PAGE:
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Characterization of PARL-Mediated Intramembrane Proteolysis

  • Author / Creator
    Lysyk, Laine R.
  • Intramembrane proteolysis is the process by which membrane-embedded proteases cleave substrates that are also embedded within the lipid bilayer or lie near to the bilayer. Rhomboid intramembrane proteases are a ubiquitous superfamily of serine intramembrane proteases that play a role in a wide variety of cellular processes. The mammalian mitochondrial rhomboidprotease, Presenilin-Associated Rhomboid Like (PARL), is a critical regulator of mitochondrial homeostasis through its cleavage of substrates such as PINK1 (Phosphatase and tensin(PTEN)-induced putative kinase 1), PGAM5 (phosphoglycerate mutase family member 5), and Smac (Second mitochondrial-derived activator of caspases), which have roles in mitochondrialquality control and apoptosis.This thesis aims to assess PARL-mediated cleavage of several different substrates using an in vitro FRET-based kinetic assay with recombinantly expressed and purified human PARL (HsPARL). We hypothesize that truncations of PARL identified in vivo will have a regulatory effect on PARL-mediated cleavage and that there will be significant differences in the catalytic parameters obtained for cleavage of each unique substrate by HsPARL. Furthermore, we hypothesize that the lipid cardiolipin, which is specific to the inner mitochondrial membrane where PARL resides, will have an effect on the proteolytic activity of HsPARL. Finally, we aim to assess PARL-mediated cleavage of several Parkinson’s disease-associated variants of PINK1 that harbour a mutation within or near the PARL cleavage site. We hypothesize that these mutations in PINK1 will impair PARL-mediated cleavage and this may provide rationale for the molecular etiology of these mutations in Parkinson’s disease pathogenesis.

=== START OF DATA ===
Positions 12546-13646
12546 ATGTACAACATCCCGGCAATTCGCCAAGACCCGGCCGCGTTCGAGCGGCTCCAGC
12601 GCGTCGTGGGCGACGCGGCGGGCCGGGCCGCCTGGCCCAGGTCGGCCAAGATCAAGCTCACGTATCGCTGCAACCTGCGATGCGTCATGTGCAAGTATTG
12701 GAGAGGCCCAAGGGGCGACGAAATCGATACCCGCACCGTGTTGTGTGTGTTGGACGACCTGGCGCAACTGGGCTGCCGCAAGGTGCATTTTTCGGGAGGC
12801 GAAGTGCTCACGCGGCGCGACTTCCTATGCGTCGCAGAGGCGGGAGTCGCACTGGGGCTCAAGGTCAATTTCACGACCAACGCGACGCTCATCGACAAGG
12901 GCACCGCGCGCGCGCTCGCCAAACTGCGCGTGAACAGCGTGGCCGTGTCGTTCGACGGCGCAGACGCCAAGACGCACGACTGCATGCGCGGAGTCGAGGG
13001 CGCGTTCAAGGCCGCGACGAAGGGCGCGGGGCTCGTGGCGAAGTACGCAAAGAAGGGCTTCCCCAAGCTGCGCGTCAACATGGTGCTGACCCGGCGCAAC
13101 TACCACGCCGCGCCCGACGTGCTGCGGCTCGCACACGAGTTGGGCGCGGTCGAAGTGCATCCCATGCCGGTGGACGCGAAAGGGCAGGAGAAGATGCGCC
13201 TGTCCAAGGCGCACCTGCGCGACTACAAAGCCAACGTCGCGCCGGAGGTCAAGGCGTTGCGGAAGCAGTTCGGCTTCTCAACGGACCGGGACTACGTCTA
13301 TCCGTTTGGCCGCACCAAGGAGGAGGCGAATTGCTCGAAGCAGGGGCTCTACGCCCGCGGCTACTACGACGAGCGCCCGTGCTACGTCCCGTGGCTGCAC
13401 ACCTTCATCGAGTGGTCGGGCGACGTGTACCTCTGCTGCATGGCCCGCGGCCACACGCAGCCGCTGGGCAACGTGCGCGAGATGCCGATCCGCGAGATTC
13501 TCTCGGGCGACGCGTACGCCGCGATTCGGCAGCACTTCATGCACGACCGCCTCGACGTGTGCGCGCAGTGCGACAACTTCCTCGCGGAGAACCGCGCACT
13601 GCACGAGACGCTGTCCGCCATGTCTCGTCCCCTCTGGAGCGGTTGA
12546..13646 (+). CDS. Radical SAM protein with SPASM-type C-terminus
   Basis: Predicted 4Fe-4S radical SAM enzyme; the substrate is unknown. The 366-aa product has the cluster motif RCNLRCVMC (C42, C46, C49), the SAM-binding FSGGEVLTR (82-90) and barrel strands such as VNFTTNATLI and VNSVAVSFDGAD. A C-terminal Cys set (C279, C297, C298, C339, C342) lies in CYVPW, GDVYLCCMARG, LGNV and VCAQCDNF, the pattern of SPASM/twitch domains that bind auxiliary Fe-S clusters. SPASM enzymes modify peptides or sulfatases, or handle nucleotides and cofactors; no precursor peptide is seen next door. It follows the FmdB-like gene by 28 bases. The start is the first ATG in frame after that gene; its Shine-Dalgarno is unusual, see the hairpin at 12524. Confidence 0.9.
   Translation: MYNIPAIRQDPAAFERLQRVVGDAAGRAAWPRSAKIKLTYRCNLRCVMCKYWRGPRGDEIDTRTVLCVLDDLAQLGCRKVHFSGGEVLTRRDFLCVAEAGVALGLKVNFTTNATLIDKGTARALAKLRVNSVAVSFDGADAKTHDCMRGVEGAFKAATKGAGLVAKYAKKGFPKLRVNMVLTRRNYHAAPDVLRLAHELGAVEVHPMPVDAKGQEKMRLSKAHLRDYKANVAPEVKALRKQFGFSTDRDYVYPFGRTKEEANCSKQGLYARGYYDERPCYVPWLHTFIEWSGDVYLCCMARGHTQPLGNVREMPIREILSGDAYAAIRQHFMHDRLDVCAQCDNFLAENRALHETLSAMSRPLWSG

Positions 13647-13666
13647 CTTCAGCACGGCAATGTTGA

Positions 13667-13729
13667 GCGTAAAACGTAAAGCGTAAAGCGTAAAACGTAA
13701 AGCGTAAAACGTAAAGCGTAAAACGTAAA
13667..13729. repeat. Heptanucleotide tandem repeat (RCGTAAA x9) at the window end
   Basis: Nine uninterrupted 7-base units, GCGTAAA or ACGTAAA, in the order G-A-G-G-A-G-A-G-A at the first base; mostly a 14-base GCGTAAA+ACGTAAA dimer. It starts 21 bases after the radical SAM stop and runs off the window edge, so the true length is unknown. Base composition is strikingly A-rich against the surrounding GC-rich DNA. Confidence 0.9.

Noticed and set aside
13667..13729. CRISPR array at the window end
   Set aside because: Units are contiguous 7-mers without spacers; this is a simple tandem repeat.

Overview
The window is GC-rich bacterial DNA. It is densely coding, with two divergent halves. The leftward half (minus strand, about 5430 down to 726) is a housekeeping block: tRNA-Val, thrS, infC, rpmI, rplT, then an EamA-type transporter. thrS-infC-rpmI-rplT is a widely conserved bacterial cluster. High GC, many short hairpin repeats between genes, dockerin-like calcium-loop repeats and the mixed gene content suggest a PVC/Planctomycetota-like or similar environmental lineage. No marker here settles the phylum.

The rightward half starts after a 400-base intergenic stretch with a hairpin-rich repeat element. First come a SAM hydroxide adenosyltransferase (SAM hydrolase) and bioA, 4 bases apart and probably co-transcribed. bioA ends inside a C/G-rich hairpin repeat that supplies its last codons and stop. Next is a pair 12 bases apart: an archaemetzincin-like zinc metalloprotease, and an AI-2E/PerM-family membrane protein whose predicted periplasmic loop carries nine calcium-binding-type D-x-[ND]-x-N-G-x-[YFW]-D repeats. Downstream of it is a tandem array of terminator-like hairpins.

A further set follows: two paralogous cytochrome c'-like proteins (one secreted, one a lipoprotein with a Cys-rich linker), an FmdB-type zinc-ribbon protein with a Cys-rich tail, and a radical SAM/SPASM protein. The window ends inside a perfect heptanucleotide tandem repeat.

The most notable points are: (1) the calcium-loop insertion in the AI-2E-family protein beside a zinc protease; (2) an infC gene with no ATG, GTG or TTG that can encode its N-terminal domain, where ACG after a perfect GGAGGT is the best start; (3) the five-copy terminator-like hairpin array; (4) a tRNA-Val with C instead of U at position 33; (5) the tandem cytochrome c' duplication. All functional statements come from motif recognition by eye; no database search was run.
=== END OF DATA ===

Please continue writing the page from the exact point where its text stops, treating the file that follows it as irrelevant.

• Subjects / Keywords
  • Graduation date
    Spring 2019
  • Type of Item
    Thesis
  • Degree
    Master of Science
  • DOI
    https://doi.org/10.7939/r3-hht2-ek58
  • License
    Permission is hereby granted to the University of Alberta Libraries to reproduce single copies of this thesis and to lend or sell such copies for private, scholarly or scientific research purposes only. Where the thesis is converted to, or otherwise made available in digital form, the University of Alberta will advise potential users of the thesis of these terms. The author reserves all other publication and other rights in association with the copyright in the thesis and, except as herein before provided, neither the thesis nor any substantial portion thereof may be printed or otherwise reproduced in any material form whatsoever without the author's prior written permission.